Is Getting Your Mortgage From A Credit Union The Way To Go?

Written by Lindsay Meredith on November 29, 2013

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Since the financial crisis took hold in 2008, many Americans have been shifting their business away from big banks and towards credit unions. Unhappy with the impersonal, unfriendly, and profiteering ways of commercial banks, the cooperative, non-profit nature of credit unions holds a certain appeal to some customers. Plus, credit unions are often able to offer loans and other financial products at cheaper rates than their corporate counterparts. For many of us, credit unions are a win-win.

When it comes to choosing a mortgage – one of the most important financial choices we’ll make in our lifetimes – many people wonder if working with a credit union will offer significant advantages over a big bank. The answer to this question really depends on your personal financial situation and the qualities you’re looking for in a mortgage provider.

In order to decide if a credit union is for you, ask yourself the following three questions:

How’s My Credit?

It may seem somewhat counterintuitive, but if your credit is on the lower end – think 720 or below – obtaining your mortgage from a credit union may not be your best bet. This is because credit unions are financial cooperatives, so most will not extend home loans to people with less-than-perfect credit because they need to keep the interest of all credit union members in mind. Taking a risk on someone with poor credit would represent too much of a gamble. If your credit isn’t ideal, you may want to look into financing your home purchase through the Federal Housing Administration (FHA), which should be easier than getting a mortgage through a big bank or a credit union.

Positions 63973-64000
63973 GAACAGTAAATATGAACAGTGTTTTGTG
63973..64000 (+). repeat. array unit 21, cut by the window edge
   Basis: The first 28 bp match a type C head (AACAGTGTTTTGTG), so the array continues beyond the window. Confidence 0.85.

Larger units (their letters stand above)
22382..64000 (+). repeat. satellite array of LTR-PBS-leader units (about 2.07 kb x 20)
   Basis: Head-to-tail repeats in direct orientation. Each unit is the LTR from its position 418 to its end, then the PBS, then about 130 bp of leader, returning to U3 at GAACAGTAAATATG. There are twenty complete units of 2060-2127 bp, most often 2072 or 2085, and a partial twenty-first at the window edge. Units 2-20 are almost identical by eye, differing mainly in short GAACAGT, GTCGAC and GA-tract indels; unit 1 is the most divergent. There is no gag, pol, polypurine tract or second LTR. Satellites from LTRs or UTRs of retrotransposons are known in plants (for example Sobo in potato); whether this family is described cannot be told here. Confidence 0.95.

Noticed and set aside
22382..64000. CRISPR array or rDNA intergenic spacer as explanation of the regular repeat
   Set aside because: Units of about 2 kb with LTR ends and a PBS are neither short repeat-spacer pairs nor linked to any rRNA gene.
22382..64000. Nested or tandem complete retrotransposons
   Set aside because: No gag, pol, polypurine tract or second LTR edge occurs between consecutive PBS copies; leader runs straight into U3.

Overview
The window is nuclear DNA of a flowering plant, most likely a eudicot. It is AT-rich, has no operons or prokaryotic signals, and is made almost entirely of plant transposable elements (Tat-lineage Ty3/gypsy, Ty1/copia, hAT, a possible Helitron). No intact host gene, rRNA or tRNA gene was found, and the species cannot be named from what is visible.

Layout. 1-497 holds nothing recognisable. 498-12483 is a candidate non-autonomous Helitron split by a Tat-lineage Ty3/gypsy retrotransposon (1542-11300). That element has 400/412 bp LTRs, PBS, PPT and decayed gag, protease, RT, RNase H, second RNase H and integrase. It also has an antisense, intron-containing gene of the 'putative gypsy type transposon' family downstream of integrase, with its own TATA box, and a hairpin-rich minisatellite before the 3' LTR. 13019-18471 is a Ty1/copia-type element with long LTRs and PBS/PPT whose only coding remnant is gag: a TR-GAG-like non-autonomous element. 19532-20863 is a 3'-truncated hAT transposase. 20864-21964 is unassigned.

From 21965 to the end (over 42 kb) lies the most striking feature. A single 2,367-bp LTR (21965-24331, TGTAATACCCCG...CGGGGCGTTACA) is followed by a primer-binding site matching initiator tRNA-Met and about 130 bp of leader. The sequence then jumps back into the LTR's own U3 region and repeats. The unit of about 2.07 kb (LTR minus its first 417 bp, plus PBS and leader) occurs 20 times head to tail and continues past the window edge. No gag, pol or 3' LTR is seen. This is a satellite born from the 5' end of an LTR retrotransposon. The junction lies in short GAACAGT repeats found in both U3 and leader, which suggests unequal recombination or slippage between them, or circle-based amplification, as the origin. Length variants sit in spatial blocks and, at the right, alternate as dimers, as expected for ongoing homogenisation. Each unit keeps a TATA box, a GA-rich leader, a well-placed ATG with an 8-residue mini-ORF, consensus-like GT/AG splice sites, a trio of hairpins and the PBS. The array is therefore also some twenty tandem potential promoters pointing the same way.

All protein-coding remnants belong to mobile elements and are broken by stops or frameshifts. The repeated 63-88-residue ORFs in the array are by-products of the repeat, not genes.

Am I Looking For An “Exotic” Mortgage?

Mortgages with non-traditional terms – such as low money down and so-called “piggyback” loans – are starting to reemerge on the financial scene, but most of these are not available through credit unions. Credit unions tend to be more conservative with the types of financial products they offer, and, again, aren’t willing to huge risks with who they lend to and how the loan is configured. If you need a loan that offers features that are anything but plain vanilla, a big bank will probably be best for you.

What Am I Able To Afford In Interest And Fees?

One huge advantage that credit unions have over big banks is that they’re generally able to offer mortgages that carry lower fees (and sometimes lower interest rates) than those provided by big banks. Remember, the purpose of a corporate bank is to make money, and one way they accomplish this is by charging fees. Credit unions aren’t seeking to make a profit on your loan, so they will typically charge significantly less to put your mortgage in place. If you’re not able to avoid the thousands of dollars in mortgage-related fees most big banks require you to cough up, a credit union is probably for you.

Credit unions offer some serious advantages over commercial banks, but it’s important to look at your whole financial situation before committing to a mortgage. As with many purchases, shopping around is the key to finding the best deal!

Posted Under: Mortgage
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About Lindsay Meredith